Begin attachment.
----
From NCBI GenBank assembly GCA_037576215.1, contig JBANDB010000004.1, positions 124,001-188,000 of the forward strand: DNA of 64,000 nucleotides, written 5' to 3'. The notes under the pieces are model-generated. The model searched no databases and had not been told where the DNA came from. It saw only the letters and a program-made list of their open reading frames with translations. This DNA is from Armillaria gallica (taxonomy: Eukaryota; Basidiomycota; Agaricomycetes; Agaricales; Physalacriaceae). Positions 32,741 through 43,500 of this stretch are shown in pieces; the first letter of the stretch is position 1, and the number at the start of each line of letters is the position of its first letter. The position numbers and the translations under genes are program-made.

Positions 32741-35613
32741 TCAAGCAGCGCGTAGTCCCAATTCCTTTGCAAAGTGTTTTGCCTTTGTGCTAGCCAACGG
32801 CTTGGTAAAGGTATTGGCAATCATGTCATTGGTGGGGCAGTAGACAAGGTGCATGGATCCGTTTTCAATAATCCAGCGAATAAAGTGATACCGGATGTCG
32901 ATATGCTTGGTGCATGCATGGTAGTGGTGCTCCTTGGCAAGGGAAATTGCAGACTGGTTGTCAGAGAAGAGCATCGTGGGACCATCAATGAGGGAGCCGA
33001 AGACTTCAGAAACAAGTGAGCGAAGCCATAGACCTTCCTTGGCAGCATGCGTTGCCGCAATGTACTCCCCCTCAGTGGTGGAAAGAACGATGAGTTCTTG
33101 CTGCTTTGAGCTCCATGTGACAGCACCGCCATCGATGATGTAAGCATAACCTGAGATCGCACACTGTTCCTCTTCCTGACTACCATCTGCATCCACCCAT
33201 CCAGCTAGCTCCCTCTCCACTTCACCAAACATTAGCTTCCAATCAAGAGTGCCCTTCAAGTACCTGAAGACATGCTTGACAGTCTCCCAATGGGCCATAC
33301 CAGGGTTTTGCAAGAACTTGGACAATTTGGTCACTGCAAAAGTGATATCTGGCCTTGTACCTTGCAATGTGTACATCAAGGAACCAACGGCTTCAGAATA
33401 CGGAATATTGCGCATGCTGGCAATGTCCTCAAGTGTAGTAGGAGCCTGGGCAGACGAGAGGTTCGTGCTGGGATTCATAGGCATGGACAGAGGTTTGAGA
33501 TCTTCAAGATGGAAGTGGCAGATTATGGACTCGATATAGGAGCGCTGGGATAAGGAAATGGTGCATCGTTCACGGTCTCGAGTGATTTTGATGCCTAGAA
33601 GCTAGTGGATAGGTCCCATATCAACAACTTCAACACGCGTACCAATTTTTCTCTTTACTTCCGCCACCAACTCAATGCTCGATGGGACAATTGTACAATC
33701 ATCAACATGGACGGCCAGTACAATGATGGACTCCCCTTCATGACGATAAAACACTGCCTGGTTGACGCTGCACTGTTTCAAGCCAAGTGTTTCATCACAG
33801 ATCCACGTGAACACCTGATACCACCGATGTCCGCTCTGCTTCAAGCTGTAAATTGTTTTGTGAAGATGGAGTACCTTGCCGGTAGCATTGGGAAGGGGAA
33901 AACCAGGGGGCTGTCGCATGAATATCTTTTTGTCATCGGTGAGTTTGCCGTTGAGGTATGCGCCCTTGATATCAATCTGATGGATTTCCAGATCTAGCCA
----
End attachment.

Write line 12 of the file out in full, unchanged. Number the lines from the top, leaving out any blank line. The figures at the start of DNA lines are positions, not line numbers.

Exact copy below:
33601 GCTAGTGGATAGGTCCCATATCAACAACTTCAACACGCGTACCAATTTTTCTCTTTACTTCCGCCACCAACTCAATGCTCGATGGGACAATTGTACAATC